"Abraham Lincoln would have well understood the challenges facing many
*modern emerging nations. In Lincoln's America, as in many developing
nations today,* sweeping economic change threatened older industries,
traditional ways of living, and social and national cohesion by
exposing economies and societies to new and powerful competitive

Yet even in the midst of the brutal and expensive American Civil war
-- and in part because of it -- Lincoln and the Republican Congress
enacted bold legislation that helped create a huge national market, a
strong and unified
economy governed by national institutions, and a rising middle class
of businessmen and property owners. . .

" a.. Facilitate the upward mobility of low- and middle-income groups
to give them a significant stake in the country.
  b.. Emphasize the good of the national economy over regional interests.
  c.. Affirm the need for sound government institutions to temper the
dynamics of the free enterprise system.
  d.. Tailor policies to the national situation.
  e.. Realize that a period of turmoil may present a unique opportunity for reform.

These principles drove the reforms that helped Americans cope with and
benefit from rapid technological advances and the fast integration of
the American economy in the nineteenth century."

"Asian Development Outlook 2003 - Overview of 2001 Developing Asian Economic

"The key factor for developing countries is the creation of capability
to specialize in those industries for which world demand is rapidly
growing (in other words, for which there is a high income elasticity
of demand for exports). This means developing high value-added goods,
and government policy has a definite role in facilitating this. The
idea that nations
compete as if they were big corporations derives from the notion that
governments can implement polices that affect the competitiveness of
firms. . . .

"According to Stern and Stiglitz: Government has the central
responsibility to provide an institutional infrastructure in which
markets can function" (Stern and Stiglitz 1997, p.4; emphasis added).
This definition may seem to assign a rather minimalist role to the
government, but the opposite is true. . . .' "

"Lessons of Global Neo-liberalism? The East Asian Economic Crisis
Reconsidered," by David A. Smith, 1999,
Center for the Study of Democracy, University of California, Irvine,
Research Papers collection:

". . . These policies have both a domestic and an international
component. Internally, they include disengagement of the government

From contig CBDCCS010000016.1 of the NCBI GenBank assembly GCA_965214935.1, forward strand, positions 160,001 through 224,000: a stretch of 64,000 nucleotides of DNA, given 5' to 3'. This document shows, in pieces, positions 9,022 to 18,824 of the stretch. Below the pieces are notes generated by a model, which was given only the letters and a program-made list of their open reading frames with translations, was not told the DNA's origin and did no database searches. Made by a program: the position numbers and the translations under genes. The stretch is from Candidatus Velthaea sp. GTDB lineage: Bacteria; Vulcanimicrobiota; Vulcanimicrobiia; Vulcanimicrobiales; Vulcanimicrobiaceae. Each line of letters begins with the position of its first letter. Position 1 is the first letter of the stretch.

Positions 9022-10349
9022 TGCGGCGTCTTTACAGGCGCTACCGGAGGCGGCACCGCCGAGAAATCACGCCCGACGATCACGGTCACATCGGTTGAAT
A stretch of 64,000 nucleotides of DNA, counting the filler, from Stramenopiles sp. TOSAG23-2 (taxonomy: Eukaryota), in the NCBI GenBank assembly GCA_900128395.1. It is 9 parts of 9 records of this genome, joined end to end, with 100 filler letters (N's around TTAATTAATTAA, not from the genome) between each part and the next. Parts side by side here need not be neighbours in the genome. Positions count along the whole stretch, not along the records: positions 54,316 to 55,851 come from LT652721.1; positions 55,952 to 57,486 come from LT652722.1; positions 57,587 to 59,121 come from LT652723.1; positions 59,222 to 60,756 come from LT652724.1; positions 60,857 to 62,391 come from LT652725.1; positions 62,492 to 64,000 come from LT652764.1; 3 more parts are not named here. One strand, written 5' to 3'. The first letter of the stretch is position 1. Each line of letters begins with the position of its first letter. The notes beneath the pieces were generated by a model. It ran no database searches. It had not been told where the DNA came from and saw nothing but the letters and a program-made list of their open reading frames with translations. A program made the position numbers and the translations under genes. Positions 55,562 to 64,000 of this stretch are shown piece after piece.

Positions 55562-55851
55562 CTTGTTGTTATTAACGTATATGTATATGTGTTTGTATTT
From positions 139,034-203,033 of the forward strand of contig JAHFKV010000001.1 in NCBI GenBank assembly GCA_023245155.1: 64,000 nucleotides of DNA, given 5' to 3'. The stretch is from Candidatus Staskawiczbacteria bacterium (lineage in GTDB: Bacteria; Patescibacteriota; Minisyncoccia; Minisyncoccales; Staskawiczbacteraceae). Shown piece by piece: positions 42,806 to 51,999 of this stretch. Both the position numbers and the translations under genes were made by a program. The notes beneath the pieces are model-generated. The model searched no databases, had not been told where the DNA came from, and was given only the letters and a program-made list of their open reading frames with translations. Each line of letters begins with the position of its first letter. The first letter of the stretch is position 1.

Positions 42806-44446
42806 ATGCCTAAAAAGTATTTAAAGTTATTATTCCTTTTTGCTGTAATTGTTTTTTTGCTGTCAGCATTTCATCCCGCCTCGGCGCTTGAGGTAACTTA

from the management of the domestic economy, deregulation, a
privatization of state-owned enterprises, and cutbacks in social
welfare programs.  Internationally, they entail a reduction of tariff
barriers, the opening of capital markets, and a liberalization of
restrictions on foreign investment, combined with new incentives to
attract it.  Overall, they comprise a generalized enhanced reliance on
market mechanisms and on the private sector, as compared to the
previous period, supposedly in the service of upgrading national
competitiveness (Milner and Keohane 1996: 24; Cox 1996: 22; Gummett

" . . . but, ultimately, in this vision, the neoliberal process will
triumph (Strange 1996; Rodrik 1997). Although recently some of these
commentators acknowledge that governments can play a constructive role
in protecting workers via social safety nets (and may need to play
that role again to preserve the legitimacy of the economic system)
(Rodrik 1997; World
Bank 1997), the general sense of this view is that states are
inefficient, distort development, capture excessive rents through
corruption, etc. They move by political imperatives, which are
wasteful, rather than follow the laws of the self-regulating market."

"Political Environment for Global Business - Course Guide," by Richard
Jerram, Michael Hodges, Louis Turner, and Richard Kurz, London School
of Economics and Political Science:

See Chapter 6: "The Role of the State in Promoting Competitiveness":

"Globalization, alliances and networking: A strategy for
competitiveness and productivity - Employment Sector," by Joseph
Prokopenko, an Enterprise and Management Development Working Paper,
written for the International Labour


Competition and Comparative Advantage:
See this overview on the theories of Paul Krugman, Jagdish Bhagwati,
and David Ricardo, posted at the Olin School of Business: